Star Wars: Squadrons Review – Catch Me If You Can
In the past few decades, I have experienced the ups and downs of various “Star Wars” media products, but the space battle simulation of X-wing and TIE Fighter on MS-DOS (or at least my memory of them) ) Is always a fixed highlight. When you focus on the details of the naturally cool sci-fi fantasy aircraft, it is hard to go astray, contrary to what is happening now in Jedi blood or space politics.
Since the last flight simulator, there have been some arcade-style “Star Wars” space combat games that have occupied 20 years, and some of them are even good. However, “Star Wars: Squadron” now returns to some of the complexities of the simulator, while still retaining the rather approachable scene of an arcade-style flying game. The squadron has done a great job in creating a balanced experience, making you feel like you are indeed an active participant in Star Wars.
If you have ever played any type of flying game, you will be familiar with the basic mechanics. You fight up and down, leaning left and right. You fly forward instead of backward, and you can rotate until you feel uncomfortable. You manipulate the crosshairs onto the enemy, and then fire lasers or missiles at them. You have locked the first-person cockpit view of the action, but all the missions of the squadron are in space, which means you don’t have to worry about maintaining altitude, but you have excellent freedom to fly along any axis-roll the ship and fly upside down It is a trouble.
If you want, it feels like you can practicably rely mainly on these principles to complete “squadron” campaigns, especially at lower levels of difficulty, that would be great. But Squadrons has the ability to rearrange the ship’s power, which makes the system more in-depth. The system brings great complexity, and its advantage is that it can bring you benefits and the attendant precautions.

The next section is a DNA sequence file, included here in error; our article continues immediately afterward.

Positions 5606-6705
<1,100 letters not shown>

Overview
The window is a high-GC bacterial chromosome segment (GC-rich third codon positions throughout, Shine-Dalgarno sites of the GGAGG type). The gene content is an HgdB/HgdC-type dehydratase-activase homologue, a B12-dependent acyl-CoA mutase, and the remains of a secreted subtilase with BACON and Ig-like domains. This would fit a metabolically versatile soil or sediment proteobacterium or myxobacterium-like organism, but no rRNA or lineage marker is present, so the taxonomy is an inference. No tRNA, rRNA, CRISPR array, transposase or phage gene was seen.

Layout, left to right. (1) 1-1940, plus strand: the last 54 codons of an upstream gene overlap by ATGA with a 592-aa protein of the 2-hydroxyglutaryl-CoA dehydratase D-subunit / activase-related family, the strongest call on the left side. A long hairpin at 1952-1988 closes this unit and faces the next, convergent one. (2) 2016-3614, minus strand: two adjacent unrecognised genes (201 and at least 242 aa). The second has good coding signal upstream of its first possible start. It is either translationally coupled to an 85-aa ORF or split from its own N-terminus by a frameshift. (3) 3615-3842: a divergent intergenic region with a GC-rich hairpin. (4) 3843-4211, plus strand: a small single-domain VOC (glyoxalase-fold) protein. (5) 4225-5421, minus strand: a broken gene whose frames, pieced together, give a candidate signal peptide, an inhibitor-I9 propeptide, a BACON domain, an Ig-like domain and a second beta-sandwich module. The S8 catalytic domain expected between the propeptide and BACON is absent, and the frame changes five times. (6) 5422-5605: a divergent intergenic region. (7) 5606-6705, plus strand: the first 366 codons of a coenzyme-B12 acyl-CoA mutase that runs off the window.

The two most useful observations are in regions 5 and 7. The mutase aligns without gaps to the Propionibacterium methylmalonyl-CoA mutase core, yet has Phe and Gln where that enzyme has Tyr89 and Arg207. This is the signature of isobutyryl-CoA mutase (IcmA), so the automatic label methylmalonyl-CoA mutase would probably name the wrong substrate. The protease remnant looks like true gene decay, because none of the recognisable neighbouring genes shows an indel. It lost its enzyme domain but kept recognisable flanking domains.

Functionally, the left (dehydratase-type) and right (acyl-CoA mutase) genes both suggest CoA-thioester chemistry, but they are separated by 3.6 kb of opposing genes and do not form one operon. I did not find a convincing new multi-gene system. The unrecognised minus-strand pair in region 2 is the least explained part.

Each starfighter in the squadron has the ability to rebalance the power supply to prioritize different ship components: engines, laser weapons, and protection systems on certain ships. Doing so can give you specific advantages related to that system, but it will reduce the efficiency of other systems. Transfer all the power to the engine, you can make your ship more maneuverable, provide you with a faster top speed, and increase the speed. Prioritizing the use of lasers will allow you to overcharge and emit longer; the focus shield will charge them faster and overcharge them to absorb more damage than normal.
In addition, ships with protective covers can also choose to transfer the coverage of the protective cover to the front of the ship, the rear of the ship, or to balance it. It’s not exactly the same as the “Star Wars” simulator of the 90s (the power transfer is not so fine, you can’t adjust the shooting mode or something like that), but the famous system already exists, and there are many more to think about when you are in Dilemma.
You can keep the system in balance and keep it in good condition, but making these quick decisions while on mission is as exciting as the ace pilot you should be. Of course, you can let the X-wing cruise on the “interstellar destroyer” and shoot on its aiming module until the laser is exhausted, eat a little damage in the process, and repeat.